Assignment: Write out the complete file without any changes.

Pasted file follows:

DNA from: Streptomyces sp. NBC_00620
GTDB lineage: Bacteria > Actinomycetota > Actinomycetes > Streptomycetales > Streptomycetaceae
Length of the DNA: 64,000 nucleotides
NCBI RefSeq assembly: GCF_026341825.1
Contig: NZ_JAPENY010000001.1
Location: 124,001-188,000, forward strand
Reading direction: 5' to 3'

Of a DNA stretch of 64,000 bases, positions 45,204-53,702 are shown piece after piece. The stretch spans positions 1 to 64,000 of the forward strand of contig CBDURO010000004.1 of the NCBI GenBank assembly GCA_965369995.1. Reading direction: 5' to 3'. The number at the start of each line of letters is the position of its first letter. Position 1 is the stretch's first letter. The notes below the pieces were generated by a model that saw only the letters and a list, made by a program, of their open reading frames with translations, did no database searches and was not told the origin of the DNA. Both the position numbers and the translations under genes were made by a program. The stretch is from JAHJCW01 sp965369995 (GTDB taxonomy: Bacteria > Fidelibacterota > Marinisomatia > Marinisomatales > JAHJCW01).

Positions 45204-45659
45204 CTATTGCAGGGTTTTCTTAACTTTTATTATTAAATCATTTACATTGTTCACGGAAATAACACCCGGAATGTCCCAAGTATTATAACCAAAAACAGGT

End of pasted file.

DNA from: Streptomyces sp. NBC_00620
GTDB lineage: Bacteria > Actinomycetota > Actinomycetes > Streptomycetales > Streptomycetaceae
Length of the DNA: 64,000 nucleotides
NCBI RefSeq assembly: GCF_026341825.1
Contig: NZ_JAPENY010000001.1
Location: 124,001-188,000, forward strand
Reading direction: 5' to 3'

Of a DNA stretch of 64,000 bases, positions 45,204-53,702 are shown piece after piece. The stretch spans positions 1 to 64,000 of the forward strand of contig CBDURO010000004.1 of the NCBI GenBank assembly GCA_965369995.1. Reading direction: 5' to 3'. The number at the start of each line of letters is the position of its first letter. Position 1 is the stretch's first letter. The notes below the pieces were generated by a model that saw only the letters and a list, made by a program, of their open reading frames with translations, did no database searches and was not told the origin of the DNA. Both the position numbers and the translations under genes were made by a program. The stretch is from JAHJCW01 sp965369995 (GTDB taxonomy: Bacteria > Fidelibacterota > Marinisomatia > Marinisomatales > JAHJCW01).

Positions 45204-45659
45204 CTATTGCAGGGTTTTCTTAACTTTTATTATTAAATCATTTACATTGTTCACGGAAATAACACCCGGAATGTCCCAAGTATTATAACCAAAAACAGGT